Review: Richard Herring What is Love Anyway? Newcastle Stand.
March 18, 2012
Richard Herring | Giggle Beats
When I spoke to Richard Herring last year he was in the process of writing and previewing What is Love, Anyway, his half-flippant, half-serious attempt to destroy love. With typical assurance, Richard told me that he thought this show, a follow-up of sorts to Christ on a Bike: The Second Coming, was his best yet. Its the kind of throwaway line most comedians supply journalists with, I suppose, but he may have a point.
Of Herrings more recent outings, What is Love, Anyway? obviously lacks the political bite of Hitler Moustache; but its just as teasing as his religious satire Christ on a Bike Its okay to laugh at religion, but you cant pick on a magical thing I believe in! and as biographical as The Headmasters Son.
How can a man who believes so passionately in the rational world also have the capacity for love? Isnt love just a survival technique that aids procreation, a chemical process in the brain?
So much of this show is about Herring himself. How he thought he found love in a playground simply holding hands with a strange girl; a sweet observation in itself that elicits awkward laughter of recognition. Or how the young Richard Herring, discontent with the sleazy behaviour of his friend Tom, decided to write a private poem to establish the difference between love and lust and show him just what he was missing from virginal life. Loneliness, namely.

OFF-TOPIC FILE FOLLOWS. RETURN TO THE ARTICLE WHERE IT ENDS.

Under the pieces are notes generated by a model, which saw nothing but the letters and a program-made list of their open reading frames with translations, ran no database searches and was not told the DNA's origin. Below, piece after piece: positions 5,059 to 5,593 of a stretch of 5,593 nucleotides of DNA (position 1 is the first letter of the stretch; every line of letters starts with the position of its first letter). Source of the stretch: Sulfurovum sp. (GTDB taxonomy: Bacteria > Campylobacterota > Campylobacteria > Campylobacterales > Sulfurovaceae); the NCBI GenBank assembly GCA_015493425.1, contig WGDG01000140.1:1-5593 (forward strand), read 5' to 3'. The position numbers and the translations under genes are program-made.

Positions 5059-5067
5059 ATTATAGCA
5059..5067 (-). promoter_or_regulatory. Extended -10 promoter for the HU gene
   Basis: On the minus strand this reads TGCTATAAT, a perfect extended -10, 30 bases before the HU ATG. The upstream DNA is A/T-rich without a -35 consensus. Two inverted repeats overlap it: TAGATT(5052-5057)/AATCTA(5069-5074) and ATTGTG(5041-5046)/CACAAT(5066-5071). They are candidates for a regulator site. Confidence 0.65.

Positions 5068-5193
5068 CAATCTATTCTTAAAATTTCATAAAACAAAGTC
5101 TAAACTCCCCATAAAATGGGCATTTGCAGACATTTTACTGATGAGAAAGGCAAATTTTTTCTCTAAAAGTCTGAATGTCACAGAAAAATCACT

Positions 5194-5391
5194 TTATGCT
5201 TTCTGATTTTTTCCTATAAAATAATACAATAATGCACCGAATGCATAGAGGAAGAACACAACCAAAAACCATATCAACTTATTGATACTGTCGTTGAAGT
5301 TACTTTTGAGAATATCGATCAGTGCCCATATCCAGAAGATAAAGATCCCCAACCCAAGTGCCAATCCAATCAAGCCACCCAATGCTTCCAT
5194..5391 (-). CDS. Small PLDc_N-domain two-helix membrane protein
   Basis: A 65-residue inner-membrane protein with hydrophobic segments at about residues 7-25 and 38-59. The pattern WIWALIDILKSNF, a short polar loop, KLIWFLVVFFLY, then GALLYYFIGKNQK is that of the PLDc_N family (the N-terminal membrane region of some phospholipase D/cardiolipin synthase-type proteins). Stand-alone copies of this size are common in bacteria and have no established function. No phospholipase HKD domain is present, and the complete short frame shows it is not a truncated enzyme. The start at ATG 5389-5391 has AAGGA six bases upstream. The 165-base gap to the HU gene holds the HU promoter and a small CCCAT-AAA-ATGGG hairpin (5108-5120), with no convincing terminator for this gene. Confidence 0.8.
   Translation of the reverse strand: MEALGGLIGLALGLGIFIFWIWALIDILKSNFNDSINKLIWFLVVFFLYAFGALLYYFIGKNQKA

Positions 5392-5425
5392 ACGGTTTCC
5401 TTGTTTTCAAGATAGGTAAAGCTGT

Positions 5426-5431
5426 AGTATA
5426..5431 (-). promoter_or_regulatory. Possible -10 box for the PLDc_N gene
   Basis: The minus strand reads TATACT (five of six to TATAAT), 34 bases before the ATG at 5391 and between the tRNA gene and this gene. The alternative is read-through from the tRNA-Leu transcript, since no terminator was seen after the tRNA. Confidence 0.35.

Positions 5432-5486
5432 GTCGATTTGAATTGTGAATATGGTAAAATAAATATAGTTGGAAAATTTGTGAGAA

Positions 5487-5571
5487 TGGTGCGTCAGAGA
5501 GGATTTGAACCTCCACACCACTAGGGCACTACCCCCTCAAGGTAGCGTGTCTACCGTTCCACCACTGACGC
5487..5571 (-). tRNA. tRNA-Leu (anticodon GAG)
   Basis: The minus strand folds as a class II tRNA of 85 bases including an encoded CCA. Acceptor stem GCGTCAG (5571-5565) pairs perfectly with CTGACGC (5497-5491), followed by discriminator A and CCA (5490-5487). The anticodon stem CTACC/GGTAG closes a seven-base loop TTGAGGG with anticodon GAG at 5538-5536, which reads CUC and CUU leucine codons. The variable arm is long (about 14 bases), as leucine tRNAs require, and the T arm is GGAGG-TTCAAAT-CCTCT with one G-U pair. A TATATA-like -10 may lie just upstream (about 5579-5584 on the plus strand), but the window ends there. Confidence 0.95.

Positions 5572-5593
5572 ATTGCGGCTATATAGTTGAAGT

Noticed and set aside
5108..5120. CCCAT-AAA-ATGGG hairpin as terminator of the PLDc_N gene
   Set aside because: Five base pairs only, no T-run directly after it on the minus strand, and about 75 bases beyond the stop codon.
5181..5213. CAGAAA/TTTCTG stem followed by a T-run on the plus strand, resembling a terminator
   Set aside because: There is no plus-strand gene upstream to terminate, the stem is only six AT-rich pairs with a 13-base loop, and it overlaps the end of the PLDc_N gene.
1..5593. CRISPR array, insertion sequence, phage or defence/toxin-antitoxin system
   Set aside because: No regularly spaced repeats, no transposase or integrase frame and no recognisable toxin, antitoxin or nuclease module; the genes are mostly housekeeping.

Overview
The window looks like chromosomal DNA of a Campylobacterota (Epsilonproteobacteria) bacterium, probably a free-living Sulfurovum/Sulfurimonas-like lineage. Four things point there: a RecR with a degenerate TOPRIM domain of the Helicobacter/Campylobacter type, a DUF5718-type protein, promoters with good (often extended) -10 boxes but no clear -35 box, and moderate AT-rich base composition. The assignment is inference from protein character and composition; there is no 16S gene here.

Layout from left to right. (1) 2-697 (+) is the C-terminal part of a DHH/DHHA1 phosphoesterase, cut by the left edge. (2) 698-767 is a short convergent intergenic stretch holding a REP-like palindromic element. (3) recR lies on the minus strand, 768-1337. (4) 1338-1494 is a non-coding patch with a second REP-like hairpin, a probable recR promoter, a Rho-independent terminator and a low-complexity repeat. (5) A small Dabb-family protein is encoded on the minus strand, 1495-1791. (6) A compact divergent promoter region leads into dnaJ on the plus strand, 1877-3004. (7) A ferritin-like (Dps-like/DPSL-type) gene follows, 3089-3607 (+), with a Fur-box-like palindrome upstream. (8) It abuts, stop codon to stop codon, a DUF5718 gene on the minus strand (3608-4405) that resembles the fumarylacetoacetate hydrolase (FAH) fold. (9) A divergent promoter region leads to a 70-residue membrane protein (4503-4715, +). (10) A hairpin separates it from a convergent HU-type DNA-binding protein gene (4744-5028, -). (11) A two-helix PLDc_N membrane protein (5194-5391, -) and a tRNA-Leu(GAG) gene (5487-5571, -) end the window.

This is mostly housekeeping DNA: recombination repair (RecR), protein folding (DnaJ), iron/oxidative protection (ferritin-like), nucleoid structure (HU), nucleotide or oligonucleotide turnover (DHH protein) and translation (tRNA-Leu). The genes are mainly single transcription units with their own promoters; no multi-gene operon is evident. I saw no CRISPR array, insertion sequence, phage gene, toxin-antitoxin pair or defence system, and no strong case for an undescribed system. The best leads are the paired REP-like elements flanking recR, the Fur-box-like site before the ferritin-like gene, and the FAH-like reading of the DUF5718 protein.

Like his routine on collecting Ferrero Rochers for his girlfriend which I thought was the weakest point in his set in terms of the pay-off Herring hammers home the poem reading with repetition and an acute sense of timing. Stew would be proud.
Speaking of Lee, Herrings deft impression of his former double-act partner, presumably included to plug the Fist of Fun DVD release, is tremendous. Its just another reason to catch this show before it disappears
The strength of Herrings writing means the second section of What is Love, Anyway? is over before you know it. The call-backs come thick and fast, though theyre not shoe-horned into the set, and this sense of structure re-enforces your trust in Herring as the room goes quiet for the extended closing routine about his grandmother.
After facetious stories about adolescent angst, dirty Valentines Day cards, Ferrero Rochers, Stewart Lee and a club set routine on how Herrings girlfriend says silly things again, one of the few weaker moments he offers an emotionally satisfying end to the night that I wouldnt dream of spoiling in this review.
Whether What is Love, Anyway? is Richard Herrings best show to date is down to personal taste, I suppose, but one things for sure: I loved it.